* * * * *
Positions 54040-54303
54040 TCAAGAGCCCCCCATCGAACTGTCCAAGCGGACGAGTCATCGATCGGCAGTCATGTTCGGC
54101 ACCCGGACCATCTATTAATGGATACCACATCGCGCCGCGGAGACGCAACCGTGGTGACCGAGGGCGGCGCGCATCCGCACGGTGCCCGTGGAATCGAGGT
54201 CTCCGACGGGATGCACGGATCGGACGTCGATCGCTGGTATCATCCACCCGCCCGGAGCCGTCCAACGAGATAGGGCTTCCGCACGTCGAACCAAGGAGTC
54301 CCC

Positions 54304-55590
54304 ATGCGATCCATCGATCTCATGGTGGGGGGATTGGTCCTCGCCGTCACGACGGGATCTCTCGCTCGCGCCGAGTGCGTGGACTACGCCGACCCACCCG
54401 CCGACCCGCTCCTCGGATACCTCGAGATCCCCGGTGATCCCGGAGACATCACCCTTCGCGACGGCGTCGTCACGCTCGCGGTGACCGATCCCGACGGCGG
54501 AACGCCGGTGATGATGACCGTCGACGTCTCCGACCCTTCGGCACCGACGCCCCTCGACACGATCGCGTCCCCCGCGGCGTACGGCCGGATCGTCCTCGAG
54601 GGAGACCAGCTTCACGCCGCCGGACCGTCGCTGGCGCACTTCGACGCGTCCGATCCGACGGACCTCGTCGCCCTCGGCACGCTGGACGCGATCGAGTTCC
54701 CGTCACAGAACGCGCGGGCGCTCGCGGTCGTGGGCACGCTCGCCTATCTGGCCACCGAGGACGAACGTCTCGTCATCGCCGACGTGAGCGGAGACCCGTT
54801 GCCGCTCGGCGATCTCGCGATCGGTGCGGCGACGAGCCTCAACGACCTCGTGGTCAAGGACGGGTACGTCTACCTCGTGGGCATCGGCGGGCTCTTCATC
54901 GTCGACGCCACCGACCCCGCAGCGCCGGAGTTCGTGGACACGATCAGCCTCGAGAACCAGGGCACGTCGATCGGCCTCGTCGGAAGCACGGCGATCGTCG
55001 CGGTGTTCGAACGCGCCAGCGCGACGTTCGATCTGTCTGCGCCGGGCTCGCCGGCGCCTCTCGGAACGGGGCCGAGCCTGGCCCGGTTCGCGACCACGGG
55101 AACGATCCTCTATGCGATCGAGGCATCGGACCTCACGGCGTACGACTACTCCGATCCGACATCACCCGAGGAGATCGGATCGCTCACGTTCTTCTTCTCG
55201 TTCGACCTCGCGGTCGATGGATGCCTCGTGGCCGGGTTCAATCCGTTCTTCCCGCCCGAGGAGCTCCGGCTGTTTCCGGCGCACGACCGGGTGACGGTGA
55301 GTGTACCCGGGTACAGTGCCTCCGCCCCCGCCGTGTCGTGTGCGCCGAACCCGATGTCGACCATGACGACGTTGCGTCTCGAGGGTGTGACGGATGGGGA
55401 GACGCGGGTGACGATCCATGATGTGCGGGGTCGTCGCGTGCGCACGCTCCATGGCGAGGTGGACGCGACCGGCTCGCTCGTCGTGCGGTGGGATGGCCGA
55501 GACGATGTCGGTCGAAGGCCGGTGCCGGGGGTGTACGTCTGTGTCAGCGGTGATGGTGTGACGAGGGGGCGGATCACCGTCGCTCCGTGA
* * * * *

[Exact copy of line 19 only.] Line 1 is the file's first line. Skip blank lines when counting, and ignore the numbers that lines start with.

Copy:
55501 GACGATGTCGGTCGAAGGCCGGTGCCGGGGGTGTACGTCTGTGTCAGCGGTGATGGTGTGACGAGGGGGCGGATCACCGTCGCTCCGTGA